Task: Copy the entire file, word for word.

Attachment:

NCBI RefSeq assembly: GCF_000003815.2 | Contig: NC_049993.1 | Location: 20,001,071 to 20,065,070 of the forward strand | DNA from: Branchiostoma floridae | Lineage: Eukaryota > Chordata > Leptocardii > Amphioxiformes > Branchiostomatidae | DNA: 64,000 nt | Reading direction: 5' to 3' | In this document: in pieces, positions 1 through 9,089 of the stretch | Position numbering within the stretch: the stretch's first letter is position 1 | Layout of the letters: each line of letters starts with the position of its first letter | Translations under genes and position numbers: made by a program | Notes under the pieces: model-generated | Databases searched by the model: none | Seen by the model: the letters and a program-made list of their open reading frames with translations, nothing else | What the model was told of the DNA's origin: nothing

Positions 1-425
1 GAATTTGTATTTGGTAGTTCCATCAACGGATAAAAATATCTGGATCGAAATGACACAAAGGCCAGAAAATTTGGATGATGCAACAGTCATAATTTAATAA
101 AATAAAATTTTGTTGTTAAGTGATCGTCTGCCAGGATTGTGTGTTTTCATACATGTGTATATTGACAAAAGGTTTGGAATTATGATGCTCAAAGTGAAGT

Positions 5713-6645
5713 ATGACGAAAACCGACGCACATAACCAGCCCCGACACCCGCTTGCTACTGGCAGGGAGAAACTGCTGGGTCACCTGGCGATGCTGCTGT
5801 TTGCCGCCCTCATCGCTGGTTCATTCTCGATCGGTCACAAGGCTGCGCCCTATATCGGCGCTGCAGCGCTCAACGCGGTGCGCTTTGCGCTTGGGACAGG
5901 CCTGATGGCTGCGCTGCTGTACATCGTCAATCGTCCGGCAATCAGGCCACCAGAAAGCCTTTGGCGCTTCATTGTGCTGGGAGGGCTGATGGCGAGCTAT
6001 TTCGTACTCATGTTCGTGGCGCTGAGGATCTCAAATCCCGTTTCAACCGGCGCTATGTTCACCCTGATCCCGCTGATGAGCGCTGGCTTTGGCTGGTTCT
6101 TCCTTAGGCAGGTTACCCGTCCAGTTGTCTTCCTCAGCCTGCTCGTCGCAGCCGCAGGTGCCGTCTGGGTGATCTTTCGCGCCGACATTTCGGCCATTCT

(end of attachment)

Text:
NCBI RefSeq assembly: GCF_000003815.2 | Contig: NC_049993.1 | Location: 20,001,071 to 20,065,070 of the forward strand | DNA from: Branchiostoma floridae | Lineage: Eukaryota > Chordata > Leptocardii > Amphioxiformes > Branchiostomatidae | DNA: 64,000 nt | Reading direction: 5' to 3' | In this document: in pieces, positions 1 through 9,089 of the stretch | Position numbering within the stretch: the stretch's first letter is position 1 | Layout of the letters: each line of letters starts with the position of its first letter | Translations under genes and position numbers: made by a program | Notes under the pieces: model-generated | Databases searched by the model: none | Seen by the model: the letters and a program-made list of their open reading frames with translations, nothing else | What the model was told of the DNA's origin: nothing

Positions 1-425
1 GAATTTGTATTTGGTAGTTCCATCAACGGATAAAAATATCTGGATCGAAATGACACAAAGGCCAGAAAATTTGGATGATGCAACAGTCATAATTTAATAA
101 AATAAAATTTTGTTGTTAAGTGATCGTCTGCCAGGATTGTGTGTTTTCATACATGTGTATATTGACAAAAGGTTTGGAATTATGATGCTCAAAGTGAAGT

Positions 5713-6645
5713 ATGACGAAAACCGACGCACATAACCAGCCCCGACACCCGCTTGCTACTGGCAGGGAGAAACTGCTGGGTCACCTGGCGATGCTGCTGT
5801 TTGCCGCCCTCATCGCTGGTTCATTCTCGATCGGTCACAAGGCTGCGCCCTATATCGGCGCTGCAGCGCTCAACGCGGTGCGCTTTGCGCTTGGGACAGG
5901 CCTGATGGCTGCGCTGCTGTACATCGTCAATCGTCCGGCAATCAGGCCACCAGAAAGCCTTTGGCGCTTCATTGTGCTGGGAGGGCTGATGGCGAGCTAT
6001 TTCGTACTCATGTTCGTGGCGCTGAGGATCTCAAATCCCGTTTCAACCGGCGCTATGTTCACCCTGATCCCGCTGATGAGCGCTGGCTTTGGCTGGTTCT
6101 TCCTTAGGCAGGTTACCCGTCCAGTTGTCTTCCTCAGCCTGCTCGTCGCAGCCGCAGGTGCCGTCTGGGTGATCTTTCGCGCCGACATTTCGGCCATTCT